Using Spanish question mark `¿` for `missing` short syntax?


#1

I saw the debate on GitHub over ?? T? ?= etc. being used for nothing, and I thought, maybe a Spanish upsidedown question mark could be used? It’s generally easy to type (a single keystroke on the Mac, even without a Spanish keyboard, simply “option ?”, and probably similar on Windows).
It would be fairly easy to remember then, ? always deals with nothingness (programmer’s null), and ¿ deals with missingness (SQL null, 3VL).

Just a thought!


#2

Or, even more cute, ¿?, which is used in Spanish to indicate stupefaction (I wonder if that’s the best word?) A text bubble with “???” in a comic would be “¿?” translated to Spanish.


#3

I have no idea how to type that with windows, which is becoming an issue cause I do need to write in spanish… But i am a fan of smaller printing for missing and nothing!


#4

I was curious as well. In Windows it is Alt + 168
Or ctrl+alt+shift+’/’ in Word.


#5

I think (IIRC - been years since I’ve used Windows) it depends on what keyboard layout you select.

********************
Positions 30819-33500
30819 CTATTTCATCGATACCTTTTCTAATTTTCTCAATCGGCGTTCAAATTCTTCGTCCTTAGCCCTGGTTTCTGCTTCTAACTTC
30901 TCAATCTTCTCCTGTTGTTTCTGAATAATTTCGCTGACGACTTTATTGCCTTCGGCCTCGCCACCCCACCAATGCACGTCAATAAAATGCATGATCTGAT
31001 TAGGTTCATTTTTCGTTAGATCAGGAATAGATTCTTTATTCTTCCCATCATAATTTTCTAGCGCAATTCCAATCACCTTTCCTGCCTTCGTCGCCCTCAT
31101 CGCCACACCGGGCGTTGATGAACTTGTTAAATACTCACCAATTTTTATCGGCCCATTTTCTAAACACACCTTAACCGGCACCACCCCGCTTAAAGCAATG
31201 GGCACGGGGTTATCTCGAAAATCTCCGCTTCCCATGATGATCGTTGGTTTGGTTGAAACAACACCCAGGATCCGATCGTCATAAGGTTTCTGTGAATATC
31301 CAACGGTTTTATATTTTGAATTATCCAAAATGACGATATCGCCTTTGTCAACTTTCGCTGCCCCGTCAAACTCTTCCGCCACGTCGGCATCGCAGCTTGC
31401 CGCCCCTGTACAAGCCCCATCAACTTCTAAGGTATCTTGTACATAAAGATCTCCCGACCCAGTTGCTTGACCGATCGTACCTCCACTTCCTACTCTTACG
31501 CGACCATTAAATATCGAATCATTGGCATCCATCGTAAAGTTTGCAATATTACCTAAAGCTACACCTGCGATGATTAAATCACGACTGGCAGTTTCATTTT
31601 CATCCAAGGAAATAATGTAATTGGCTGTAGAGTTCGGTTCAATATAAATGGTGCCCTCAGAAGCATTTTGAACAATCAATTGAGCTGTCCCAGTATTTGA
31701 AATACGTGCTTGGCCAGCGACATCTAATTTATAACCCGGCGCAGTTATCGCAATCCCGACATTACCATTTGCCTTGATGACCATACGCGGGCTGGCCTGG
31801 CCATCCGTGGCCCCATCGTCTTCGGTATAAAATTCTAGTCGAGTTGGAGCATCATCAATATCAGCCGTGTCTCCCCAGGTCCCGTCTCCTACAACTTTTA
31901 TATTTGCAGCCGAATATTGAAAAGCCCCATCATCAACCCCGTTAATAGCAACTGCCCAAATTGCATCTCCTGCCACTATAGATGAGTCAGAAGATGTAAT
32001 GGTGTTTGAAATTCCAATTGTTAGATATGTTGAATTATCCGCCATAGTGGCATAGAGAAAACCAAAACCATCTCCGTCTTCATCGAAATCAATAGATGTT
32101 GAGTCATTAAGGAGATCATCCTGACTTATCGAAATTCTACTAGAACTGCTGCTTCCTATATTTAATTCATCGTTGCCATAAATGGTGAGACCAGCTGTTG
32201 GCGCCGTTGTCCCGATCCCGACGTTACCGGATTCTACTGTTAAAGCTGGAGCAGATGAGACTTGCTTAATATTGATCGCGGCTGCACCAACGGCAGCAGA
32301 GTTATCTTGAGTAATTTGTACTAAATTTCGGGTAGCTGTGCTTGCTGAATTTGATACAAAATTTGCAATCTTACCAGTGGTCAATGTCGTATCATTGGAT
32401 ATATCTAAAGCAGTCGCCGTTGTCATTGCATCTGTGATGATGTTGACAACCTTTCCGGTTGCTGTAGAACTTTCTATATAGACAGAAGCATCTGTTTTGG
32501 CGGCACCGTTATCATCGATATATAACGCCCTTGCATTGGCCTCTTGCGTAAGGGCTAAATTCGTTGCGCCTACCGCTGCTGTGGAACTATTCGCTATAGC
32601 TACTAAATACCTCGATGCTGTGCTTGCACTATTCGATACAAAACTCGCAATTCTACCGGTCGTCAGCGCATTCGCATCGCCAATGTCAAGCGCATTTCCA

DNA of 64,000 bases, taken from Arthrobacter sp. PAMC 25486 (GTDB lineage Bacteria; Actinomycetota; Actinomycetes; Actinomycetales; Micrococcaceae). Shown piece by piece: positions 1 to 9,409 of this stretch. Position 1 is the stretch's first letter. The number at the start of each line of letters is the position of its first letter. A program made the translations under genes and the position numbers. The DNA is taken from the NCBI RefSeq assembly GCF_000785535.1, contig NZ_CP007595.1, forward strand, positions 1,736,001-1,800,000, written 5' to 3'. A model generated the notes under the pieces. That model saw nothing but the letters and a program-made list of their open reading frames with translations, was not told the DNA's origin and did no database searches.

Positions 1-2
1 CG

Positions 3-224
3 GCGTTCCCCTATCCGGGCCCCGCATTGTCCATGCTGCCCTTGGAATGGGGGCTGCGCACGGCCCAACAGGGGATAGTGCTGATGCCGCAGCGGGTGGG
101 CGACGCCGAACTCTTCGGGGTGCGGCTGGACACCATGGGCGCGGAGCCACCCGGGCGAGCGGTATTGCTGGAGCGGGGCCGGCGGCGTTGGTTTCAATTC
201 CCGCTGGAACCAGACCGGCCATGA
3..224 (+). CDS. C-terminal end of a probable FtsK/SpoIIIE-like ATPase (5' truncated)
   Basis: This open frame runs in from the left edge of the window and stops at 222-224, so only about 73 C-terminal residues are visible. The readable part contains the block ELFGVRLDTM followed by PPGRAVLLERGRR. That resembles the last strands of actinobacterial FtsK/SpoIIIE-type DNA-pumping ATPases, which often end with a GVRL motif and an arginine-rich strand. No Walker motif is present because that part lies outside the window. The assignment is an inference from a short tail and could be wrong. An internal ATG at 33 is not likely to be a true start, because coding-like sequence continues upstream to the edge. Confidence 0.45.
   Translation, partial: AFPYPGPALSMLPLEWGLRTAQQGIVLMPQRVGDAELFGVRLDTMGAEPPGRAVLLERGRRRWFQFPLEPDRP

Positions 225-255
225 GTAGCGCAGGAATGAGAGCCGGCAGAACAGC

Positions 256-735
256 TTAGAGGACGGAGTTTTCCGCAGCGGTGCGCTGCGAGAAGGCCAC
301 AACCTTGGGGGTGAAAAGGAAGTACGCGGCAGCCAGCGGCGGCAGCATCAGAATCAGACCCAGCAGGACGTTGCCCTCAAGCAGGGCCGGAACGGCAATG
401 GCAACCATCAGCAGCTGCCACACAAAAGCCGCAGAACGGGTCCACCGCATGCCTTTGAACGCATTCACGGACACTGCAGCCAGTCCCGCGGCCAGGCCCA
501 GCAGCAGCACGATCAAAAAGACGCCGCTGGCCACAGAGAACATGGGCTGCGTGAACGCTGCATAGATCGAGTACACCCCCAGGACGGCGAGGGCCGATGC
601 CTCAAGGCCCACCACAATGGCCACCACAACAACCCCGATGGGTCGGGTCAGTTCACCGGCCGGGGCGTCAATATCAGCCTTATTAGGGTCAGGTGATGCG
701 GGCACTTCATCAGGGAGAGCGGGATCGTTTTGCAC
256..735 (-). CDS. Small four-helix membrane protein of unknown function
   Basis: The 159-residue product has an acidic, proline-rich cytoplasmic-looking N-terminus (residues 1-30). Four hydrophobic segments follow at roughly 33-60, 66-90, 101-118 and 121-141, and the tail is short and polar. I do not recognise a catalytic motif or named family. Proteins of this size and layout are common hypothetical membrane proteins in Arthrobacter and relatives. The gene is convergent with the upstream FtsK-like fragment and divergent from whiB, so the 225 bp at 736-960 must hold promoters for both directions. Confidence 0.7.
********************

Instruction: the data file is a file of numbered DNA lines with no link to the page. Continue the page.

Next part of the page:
For Julia, I think people would be using an international one (like I do on my Mac, the US International PC layout instead of the default US)

I was trying to think of any combination of 2 ASCII characters (one of them being ?, or else a single Unicode character), so that it would be simple to remember.

One of these ?! ?| ?$ ?/ ?> maybe?


#6

Indeed on the US-International layout it is accessible via right-alt+’/’ (according to wikipedia, I didn’t bother switching layouts just to confirm it).

Might I suggest !?
since ? is meant to denote nothing, and ! generally is negation then !? says “not nothing” to me, which is similar to the idea of ‘missing’. It’s not nothing, it’s just missing.


#7

The only thing, that requires a space or some separator, because ! can be part of a name (and frequently is, for methods that modify there arguments)


#9

By the way, I like the idea of !?, I just wanted to point out that it would require a space between an identifier and !? (which is always a good idea to do anyway for readability).